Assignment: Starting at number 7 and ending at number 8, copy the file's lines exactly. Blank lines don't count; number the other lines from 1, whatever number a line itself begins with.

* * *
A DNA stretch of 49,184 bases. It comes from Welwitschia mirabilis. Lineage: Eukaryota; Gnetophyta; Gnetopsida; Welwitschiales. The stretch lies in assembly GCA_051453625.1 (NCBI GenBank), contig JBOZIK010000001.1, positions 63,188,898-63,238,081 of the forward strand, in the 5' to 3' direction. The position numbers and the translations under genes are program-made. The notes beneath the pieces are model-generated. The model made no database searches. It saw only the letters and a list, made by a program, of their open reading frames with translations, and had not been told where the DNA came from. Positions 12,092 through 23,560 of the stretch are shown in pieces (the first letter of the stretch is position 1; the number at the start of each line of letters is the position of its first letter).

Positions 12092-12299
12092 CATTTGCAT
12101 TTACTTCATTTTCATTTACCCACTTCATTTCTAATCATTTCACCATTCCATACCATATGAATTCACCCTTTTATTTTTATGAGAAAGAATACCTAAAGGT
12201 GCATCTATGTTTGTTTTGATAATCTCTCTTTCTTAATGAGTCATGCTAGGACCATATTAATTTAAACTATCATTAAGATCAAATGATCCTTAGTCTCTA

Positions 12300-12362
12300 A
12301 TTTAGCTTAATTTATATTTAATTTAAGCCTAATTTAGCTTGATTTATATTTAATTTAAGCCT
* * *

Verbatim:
12300 A
12301 TTTAGCTTAATTTATATTTAATTTAAGCCTAATTTAGCTTGATTTATATTTAATTTAAGCCT